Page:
So, it’s interesting. The Lord has already spoken of the Jews’ current troubles. And then when he moves on to their future deliverance, he doesn’t go right to their immediate deliverance from Babylon. He goes all the way past the return of the Jews under Zerubbabel, Ezra, and Nehemiah. He goes past the 400 silent years leading up to the New Testament. He continues on past the entire Church Age. And he goes to a period after the Tribulation, which we know of as the Millennium.

So, when he speaks of future deliverance for his people the Jews – he’s focusing on their ultimate deliverance as a nation. The time when their king Jesus Christ comes back and rules over them from Jerusalem.

And us Christians are going to be benefiting during that time, too. We’ll be there reigning with Christ! You think you have problems now? You do. And so do I. But, brother, sister, look past the Now to See the Later. You and I have a glorious future.

And so do the Jews. And so, the Lord continues speaking of their future deliverance in verse 10.

10 Therefore fear thou not, O my servant Jacob, saith the LORD;
neither be [dismayed/terrified], O Israel:

for, lo, I will [save/rescue] thee from afar,
and thy seed from the land of their captivity;

and Jacob shall return,
and shall be [in rest/at ease],
and be quiet,
and none shall make him afraid.

Again, I don’t believe that this can really be said of the Jews even until this day. Be at rest? Be quiet? None to make him afraid? No, this is not the reality of the Jews quite yet. But it will be one day.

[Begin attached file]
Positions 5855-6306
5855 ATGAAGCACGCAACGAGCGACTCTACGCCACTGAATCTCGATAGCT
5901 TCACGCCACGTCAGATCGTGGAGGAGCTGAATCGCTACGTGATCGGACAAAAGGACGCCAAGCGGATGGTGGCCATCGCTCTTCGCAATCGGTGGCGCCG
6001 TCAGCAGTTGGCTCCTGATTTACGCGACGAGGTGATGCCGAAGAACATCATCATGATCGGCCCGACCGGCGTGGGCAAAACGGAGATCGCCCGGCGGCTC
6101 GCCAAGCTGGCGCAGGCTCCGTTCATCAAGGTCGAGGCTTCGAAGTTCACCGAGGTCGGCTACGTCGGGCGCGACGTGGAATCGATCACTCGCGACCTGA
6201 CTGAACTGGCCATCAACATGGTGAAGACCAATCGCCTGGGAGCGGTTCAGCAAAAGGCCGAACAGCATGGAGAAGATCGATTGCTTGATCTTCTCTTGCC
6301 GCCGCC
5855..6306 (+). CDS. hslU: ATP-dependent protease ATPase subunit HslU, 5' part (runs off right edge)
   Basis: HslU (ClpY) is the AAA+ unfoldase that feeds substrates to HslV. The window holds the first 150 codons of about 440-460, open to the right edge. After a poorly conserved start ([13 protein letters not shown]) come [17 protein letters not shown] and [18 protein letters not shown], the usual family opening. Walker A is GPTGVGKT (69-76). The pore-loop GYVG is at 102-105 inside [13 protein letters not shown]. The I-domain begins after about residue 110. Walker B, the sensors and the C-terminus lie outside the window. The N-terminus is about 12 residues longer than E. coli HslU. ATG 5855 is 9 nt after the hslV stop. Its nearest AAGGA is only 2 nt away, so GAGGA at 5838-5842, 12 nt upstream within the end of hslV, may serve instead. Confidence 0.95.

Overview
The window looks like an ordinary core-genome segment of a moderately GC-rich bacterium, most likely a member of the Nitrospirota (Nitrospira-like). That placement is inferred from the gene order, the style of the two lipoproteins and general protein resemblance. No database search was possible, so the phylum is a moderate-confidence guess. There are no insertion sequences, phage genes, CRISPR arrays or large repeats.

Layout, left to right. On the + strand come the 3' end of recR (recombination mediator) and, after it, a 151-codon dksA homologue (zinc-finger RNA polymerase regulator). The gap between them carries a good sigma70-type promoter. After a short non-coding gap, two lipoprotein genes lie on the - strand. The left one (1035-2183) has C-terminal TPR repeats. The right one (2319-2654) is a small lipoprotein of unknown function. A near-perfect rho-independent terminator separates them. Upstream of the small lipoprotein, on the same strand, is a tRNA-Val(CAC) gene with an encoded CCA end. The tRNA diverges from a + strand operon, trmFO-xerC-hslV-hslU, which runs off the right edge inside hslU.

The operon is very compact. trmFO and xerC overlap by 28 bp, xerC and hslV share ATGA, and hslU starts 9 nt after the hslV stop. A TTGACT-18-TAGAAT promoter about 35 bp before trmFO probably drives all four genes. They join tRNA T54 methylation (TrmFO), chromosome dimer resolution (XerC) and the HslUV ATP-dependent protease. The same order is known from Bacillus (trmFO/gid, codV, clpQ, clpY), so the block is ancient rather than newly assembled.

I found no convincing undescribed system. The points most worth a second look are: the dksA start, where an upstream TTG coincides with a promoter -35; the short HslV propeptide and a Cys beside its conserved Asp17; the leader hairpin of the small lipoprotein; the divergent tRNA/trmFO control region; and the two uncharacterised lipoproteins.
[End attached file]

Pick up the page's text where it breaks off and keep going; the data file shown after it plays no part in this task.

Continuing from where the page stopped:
Why? Why will this happen?

11 For I am with thee, saith the LORD,
to save thee:

This is the promise that God gave to Jeremiah at the beginning of the book. That he will be with the prophet to save him. One day, the protection afforded Jeremiah will also be the Jews’ experience.

God continues.

though I [make a full end of/completely destroy] all nations whither I have scattered thee,
yet will I not [make a full end of/completely destroy] thee:

Jeremiah 30 Commentary: Section 2

And it’s at this point in the middle of verse 11 that the Lord starts the second major section of this chapter. And we’ll see here again the pattern of God reminding them of their current trouble and then pointing them to future deliverance.

Jeremiah 30 Commentary: Current Trouble

We start with current trouble in Jeremiah 30:12-15.

So, God won’t make an end of Israel. They will remain. However, God continues…

but I will [correct/chasten/discipline] thee [in measure/justly],
and will not leave thee [altogether/by any means/entirely] unpunished.

12 For thus saith the LORD, [i.e., to the people of Zion]

Thy bruise is incurable,
and thy wound is [grievous/serious/severe].

13 There is none to plead thy cause,
that thou mayest be bound up:
thou hast no healing medicines.

And this was the case with them. God isn’t being deceitful with them and presenting a rosier picture than what was reality for them. They were certainly going to be invaded by Babylon. They would suffer for their chronic sin.